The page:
The evidence presented by petitioner to substantiate his expenses was scant. Although he produced copies of a series of canceled checks, many of the checks were payable to cash, and no receipts, bills, or invoices were produced to corroborate or associate any of the checks with the expense purportedly being paid. Moreover, as to each of the expenses at issue, the checks submitted to support the expense claimed did not add up to or equal the amount claimed as an expense on the return. Petitioner's basic answer was that he could not "come up" with the missing checks. Moreover, the evidence fails to support a finding that petitioner was engaged in a trade or business during the years in question. Petitioner acknowledged that he was no longer in the building construction business during 1991 and 1992, and the Court is satisfied that petitioner was not engaged in a medical research and development activity during the 2 years at issue. At best, petitioner was attempting to start or begin an activity in medical research, and the evidence falls short of establishing that such an activity ever commenced or was likely to commence.
Section 162(a) provides generally that there shall be allowed as a deduction all the ordinary and necessary expenses paid or incurred during the taxable year in carrying on any trade or business. To be entitled to a deduction under section 162(a), a taxpayer is required to substantiate the deduction through the maintenance of books and records. Section 6001 requires generally that a taxpayer liable for any tax shall maintain such records, render such statements, make such returns, and comply with such regulations as the Secretary may from time to time prescribe. The meager records petitioner presented to substantiate the expenses at issue do not satisfy the recordkeeping requirements of section 6001 and do not prove that the expenses claimed were paid or incurred. The Court holds that petitioners have not sustained their burden of establishing their entitlement to a deduction of their Schedule C expenses for 1991 and 1992. Respondent, therefore, is sustained on this issue.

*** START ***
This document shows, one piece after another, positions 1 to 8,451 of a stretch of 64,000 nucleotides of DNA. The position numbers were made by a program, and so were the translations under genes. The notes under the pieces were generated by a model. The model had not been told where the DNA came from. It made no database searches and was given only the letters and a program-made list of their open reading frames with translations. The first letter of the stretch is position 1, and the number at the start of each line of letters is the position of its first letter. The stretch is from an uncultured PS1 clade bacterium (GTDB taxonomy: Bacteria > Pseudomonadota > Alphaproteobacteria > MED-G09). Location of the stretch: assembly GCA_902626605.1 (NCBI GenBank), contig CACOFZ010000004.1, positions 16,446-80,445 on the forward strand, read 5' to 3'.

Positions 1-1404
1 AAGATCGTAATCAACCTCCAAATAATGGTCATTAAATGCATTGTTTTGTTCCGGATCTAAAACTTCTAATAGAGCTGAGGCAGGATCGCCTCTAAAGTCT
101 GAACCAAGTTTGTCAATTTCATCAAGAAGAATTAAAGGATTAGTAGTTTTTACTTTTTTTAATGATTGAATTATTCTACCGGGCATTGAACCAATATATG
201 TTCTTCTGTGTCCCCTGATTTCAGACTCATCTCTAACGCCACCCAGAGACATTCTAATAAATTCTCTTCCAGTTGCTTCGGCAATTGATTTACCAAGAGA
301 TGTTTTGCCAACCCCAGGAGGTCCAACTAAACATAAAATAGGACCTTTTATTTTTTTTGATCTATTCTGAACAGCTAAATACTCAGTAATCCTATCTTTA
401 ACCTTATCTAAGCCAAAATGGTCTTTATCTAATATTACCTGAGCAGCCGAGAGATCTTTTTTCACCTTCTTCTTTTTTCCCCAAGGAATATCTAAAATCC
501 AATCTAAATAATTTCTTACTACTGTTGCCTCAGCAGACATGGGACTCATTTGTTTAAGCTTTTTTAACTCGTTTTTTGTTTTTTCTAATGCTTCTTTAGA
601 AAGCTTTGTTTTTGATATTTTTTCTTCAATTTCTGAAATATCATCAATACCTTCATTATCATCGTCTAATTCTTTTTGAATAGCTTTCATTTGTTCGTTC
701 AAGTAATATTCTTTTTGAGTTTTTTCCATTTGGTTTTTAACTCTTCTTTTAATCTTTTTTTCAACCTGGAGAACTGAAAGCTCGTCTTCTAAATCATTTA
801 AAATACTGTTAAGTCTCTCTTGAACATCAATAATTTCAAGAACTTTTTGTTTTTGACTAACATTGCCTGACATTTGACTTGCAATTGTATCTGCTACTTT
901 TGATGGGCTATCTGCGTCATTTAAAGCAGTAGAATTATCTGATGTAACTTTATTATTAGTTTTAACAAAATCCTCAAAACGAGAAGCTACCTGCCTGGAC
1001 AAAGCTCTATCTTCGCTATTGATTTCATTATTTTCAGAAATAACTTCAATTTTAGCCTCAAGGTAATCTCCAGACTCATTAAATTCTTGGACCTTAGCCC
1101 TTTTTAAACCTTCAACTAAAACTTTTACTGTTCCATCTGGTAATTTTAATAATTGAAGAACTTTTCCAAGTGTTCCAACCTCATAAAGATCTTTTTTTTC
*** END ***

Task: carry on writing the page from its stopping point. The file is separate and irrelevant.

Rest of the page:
The second issue relates to the year 1991 and Schedule A, Itemized Deductions, in the amount of $5,606.56 claimed by petitioners that were also disallowed by respondent for lack of substantiation. As noted above, petitioners claimed a deduction of $360 for uniform rental and $5,435 for leftover equipment expenses, subject to the limitation provisions of section 67(a).
The $5,435 represented payments petitioner claims he made during 1991 on equipment that had been used in his construction activity. No documentary evidence was presented to substantiate either the $5,435 for equipment payments or the $360 uniform rental expenses. Respondent, therefore, is sustained on this issue.
Decision will be entered under Rule 155.